2010-11-25 / Editorial Page

Quit quibbling over translations

TO THE EDITOR: I recently read a disappointing letter to The Journal which targeted the usage of Biblical translations other than the King James Version among Christians.

As a born-again believer in Jesus Christ, I found this perspective disturbing on a number of levels.

Setting aside the fact that the modern translations are more authoritative (they draw from Biblical manuscripts, such as the Dead Sea Scrolls, that date from centuries before what was available in England during the 1500s), as a Christian, I am called first and foremost to love. My chief priority in sharing this love is to place the Word of God into the hands of the lost. Unfortunately, the archaic language of the KJV can be difficult, even a turnoff, for infant believers. Fresher translations, such as the NIV or New Living Testament (NLT), offer a new kind of accessibility to the scriptures for twenty-first century students.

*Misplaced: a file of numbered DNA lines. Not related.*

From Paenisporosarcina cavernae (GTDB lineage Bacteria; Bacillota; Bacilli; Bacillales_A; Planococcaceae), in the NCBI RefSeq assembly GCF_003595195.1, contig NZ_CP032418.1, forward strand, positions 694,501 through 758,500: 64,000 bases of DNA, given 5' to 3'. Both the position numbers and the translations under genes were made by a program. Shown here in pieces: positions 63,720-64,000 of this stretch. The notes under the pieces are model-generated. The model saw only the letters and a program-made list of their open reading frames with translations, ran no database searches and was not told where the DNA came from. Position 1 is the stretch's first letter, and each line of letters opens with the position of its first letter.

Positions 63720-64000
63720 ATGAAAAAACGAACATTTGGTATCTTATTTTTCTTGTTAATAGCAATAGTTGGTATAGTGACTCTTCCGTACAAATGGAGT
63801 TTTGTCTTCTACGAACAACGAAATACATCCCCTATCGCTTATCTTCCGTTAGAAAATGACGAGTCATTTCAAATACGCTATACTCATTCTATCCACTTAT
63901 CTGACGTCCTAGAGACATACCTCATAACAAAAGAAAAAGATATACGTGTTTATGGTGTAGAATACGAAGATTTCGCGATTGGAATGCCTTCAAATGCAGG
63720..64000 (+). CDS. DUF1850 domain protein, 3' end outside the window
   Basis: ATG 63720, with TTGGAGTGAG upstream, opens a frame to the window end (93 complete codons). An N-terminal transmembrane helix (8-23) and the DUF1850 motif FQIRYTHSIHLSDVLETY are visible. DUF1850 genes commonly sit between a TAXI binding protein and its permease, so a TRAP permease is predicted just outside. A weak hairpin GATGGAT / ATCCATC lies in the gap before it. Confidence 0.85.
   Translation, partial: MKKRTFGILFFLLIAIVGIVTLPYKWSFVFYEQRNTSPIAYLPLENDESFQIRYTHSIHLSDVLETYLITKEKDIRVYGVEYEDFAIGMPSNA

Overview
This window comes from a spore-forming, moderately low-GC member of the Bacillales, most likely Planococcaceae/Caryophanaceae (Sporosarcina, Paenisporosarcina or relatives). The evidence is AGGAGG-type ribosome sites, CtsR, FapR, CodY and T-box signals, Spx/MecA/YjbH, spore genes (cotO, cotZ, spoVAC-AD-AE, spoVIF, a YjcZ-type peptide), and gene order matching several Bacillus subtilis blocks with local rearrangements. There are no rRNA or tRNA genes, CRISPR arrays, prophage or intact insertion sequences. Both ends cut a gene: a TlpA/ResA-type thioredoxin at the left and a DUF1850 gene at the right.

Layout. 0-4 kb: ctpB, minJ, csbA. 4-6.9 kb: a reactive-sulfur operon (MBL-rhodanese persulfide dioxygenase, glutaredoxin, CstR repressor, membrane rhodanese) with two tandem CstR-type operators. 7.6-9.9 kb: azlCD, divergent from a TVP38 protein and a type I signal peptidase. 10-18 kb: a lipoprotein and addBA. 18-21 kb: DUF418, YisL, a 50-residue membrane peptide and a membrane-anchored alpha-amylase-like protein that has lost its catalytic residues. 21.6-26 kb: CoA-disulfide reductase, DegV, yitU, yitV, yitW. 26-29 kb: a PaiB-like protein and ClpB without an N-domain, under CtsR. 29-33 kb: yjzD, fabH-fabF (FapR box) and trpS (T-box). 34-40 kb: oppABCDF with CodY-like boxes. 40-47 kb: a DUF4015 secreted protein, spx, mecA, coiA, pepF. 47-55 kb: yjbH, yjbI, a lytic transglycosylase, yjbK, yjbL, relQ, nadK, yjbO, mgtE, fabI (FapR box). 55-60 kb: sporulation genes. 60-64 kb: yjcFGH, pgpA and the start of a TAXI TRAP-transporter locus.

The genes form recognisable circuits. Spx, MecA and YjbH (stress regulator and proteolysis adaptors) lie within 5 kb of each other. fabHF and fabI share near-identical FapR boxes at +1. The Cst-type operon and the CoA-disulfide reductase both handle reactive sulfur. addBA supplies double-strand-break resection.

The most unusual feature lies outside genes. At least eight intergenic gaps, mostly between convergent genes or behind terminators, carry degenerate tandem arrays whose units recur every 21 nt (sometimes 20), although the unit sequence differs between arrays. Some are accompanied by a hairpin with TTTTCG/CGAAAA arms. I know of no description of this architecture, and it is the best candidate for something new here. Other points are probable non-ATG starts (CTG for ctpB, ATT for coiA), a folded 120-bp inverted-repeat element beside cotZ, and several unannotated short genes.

Ultimately, Christ’s sacrifice on the Cross to atone for the sins of all mankind is, by definition, universal. God’s free gift of love is for everyone. We know that “faith comes by hearing, and hearing by the word of God.” Christians should let the masses “hear” by not quibbling over translations. The message is of Christ’s burning desire to have an intimate relationship with each of us is always preserved.

In the third chapter of Titus, the Apostle Paul admonishes us “avoid stupid controversies.” In the end, Christ isn’t concerned with what translation of the Bible we use; He is concerned with whether we love Him with our whole hearts. Perhaps, instead of wasting any more time on the question of translations, we should devote ourselves more fully to the sharing of the Gospel message.


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